the topic if both letters are overwhelmingly supportive, or, in questionable cases, will distribute
these two letters to the Committee, and take their vote on the appropriateness of the proposed
thesis content to be ''NT' qualified. It must pass with at least four of the five members approving.
Approval by the NT-Standards Committee has to be requested at least six weeks prior the Ph.D.
Candidacy (i.e., General) Exam if the Exam Committee desires to have a decision at the time of
the Ph.D. Candidacy (i.e., General) Exam. A student can appeal only once the decision of the
Summary of Nanotechnology-SPECIFIC requirements:
In addition to the home department's normal requirements for the Ph.D., every NT student must
do the following before the Ph.D. Candidacy (i.e., General) Exam:
1. Fulfill NT-specific course distribution requirements (9 graded credits of NT-relevant
graded electives, 3 credits of "Frontiers in Nanotechnology", 4 credits of Nanotechnology
2. Fulfill all those course requirements and other requirements within the home department
which are required before the Ph.D. Candidacy (i.e., General) Exam.
3. Have the proposed PhD. research topic approved by the Standards Committee as having
a sufficient nanotechnology component to qualify for the NT Ph.D. (This may also be
done shortly after the Ph.D. Candidacy (i.e., General) Exam).
Before the Ph.D. Final Exam, the student must:
1. Work for the equivalent of at least one quarter in each of two NT faculty laboratories, in
two different departments (or do the optional external internship) and have this approved
by the Standards Committee as fulfilling the "lab rotation" requirement.
2. Have the Ph.D. dissertation research topic approved by the Standards Committee as
having a nanotechnology component that qualifies for the NT- Ph.D.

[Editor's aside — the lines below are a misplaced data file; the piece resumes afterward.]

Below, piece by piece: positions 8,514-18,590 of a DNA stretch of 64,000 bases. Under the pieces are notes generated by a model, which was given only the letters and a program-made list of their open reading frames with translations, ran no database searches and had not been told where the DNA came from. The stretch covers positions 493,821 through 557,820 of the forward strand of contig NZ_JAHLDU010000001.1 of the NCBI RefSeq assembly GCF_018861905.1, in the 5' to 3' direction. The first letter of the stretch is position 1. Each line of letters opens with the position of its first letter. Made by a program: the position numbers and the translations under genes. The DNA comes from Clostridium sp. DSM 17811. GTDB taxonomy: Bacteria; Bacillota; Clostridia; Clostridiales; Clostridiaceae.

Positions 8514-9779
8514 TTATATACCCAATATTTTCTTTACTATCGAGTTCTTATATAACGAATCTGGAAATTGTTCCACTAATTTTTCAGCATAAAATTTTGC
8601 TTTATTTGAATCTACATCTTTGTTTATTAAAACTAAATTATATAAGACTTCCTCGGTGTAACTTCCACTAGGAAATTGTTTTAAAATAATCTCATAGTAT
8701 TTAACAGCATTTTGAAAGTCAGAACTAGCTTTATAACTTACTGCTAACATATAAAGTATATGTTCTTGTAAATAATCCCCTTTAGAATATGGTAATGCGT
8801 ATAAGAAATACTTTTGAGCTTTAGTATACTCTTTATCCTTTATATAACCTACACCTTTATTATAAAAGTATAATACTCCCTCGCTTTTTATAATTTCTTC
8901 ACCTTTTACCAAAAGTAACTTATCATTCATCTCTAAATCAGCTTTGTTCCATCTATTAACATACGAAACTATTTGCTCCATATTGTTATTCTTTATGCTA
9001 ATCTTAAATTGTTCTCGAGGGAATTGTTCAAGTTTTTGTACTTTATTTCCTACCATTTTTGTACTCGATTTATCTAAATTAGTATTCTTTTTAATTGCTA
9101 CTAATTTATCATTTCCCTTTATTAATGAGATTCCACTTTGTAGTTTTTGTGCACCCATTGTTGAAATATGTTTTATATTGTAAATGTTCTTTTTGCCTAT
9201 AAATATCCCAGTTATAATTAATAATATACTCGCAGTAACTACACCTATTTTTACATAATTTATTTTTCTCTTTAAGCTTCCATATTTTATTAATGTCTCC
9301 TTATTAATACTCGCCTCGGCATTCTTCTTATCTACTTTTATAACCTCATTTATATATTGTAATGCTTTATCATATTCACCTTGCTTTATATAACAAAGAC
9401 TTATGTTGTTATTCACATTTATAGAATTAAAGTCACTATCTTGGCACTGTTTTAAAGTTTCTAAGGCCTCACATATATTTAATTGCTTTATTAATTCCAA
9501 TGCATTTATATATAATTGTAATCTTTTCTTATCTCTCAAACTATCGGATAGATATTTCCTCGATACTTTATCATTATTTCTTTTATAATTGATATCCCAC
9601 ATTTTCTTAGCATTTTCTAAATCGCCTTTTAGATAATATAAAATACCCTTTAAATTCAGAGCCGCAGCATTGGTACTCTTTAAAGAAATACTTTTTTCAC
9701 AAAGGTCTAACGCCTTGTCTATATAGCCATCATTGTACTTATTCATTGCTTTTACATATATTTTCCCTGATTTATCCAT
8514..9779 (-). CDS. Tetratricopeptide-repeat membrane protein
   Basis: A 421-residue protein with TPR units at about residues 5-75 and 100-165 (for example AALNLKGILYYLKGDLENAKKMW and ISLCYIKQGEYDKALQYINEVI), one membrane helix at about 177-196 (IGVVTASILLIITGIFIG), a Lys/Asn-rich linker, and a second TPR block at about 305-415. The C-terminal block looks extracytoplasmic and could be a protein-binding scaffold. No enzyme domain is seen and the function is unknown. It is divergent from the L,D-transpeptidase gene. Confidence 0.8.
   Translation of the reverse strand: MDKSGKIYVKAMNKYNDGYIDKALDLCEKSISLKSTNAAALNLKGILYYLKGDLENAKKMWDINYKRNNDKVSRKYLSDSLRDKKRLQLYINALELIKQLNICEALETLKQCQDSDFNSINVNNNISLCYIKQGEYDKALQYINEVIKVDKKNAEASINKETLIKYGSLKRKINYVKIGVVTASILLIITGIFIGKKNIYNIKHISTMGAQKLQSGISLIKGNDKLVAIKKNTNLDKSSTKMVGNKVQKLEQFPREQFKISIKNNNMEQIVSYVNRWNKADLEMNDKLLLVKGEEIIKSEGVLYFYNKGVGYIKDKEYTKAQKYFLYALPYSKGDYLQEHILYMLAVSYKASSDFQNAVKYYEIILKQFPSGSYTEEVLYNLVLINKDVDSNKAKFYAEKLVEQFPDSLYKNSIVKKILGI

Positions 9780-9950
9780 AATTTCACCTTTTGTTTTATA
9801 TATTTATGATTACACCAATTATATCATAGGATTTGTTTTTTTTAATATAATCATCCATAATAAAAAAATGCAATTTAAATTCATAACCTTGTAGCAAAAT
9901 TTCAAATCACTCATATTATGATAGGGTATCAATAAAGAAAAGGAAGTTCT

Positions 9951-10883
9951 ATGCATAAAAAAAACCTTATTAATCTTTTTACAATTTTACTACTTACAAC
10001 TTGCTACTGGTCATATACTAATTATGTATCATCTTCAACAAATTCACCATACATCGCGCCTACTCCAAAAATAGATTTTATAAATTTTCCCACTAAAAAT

E) THESIS RESEARCH, WRITING, and PROGRESS EVALUATION
These will be monitored and facilitated by the student's Ph.D. Supervisory Committee. That
committee should include the student's chief research advisor(s), who must be CNT faculty, and
one additional CNT faculty, who help guide the student so that the thesis research continues to
qualify for the NT Ph.D. option.
H) FINAL EXAM
This final exam will be according to the exam requirements of the student's home department.
I) DISSERTATION APPROVAL OF RESEARCH TOPIC AS "NT" APPROPRIATE
The advisor as well as one member of the reading committee has to be a member of the Center
for Nanotechnology. Upon submission of the dissertation to the student's Reading Committee, the
student will deliver the application Form and a list of all members of the student's Ph.D. Exam
and Reading Committee to the Chair of the NT- Standards Committee. At the time that the
student's Reading Committee signs the Final Exam Request Form (i.e." after they have seen a
full thesis draft, at least three weeks prior the Final Exam date), the student submits a 1 or 2-
page statement (assigned by his/her PhD advisor) to the Chair of the NT-Standards Committee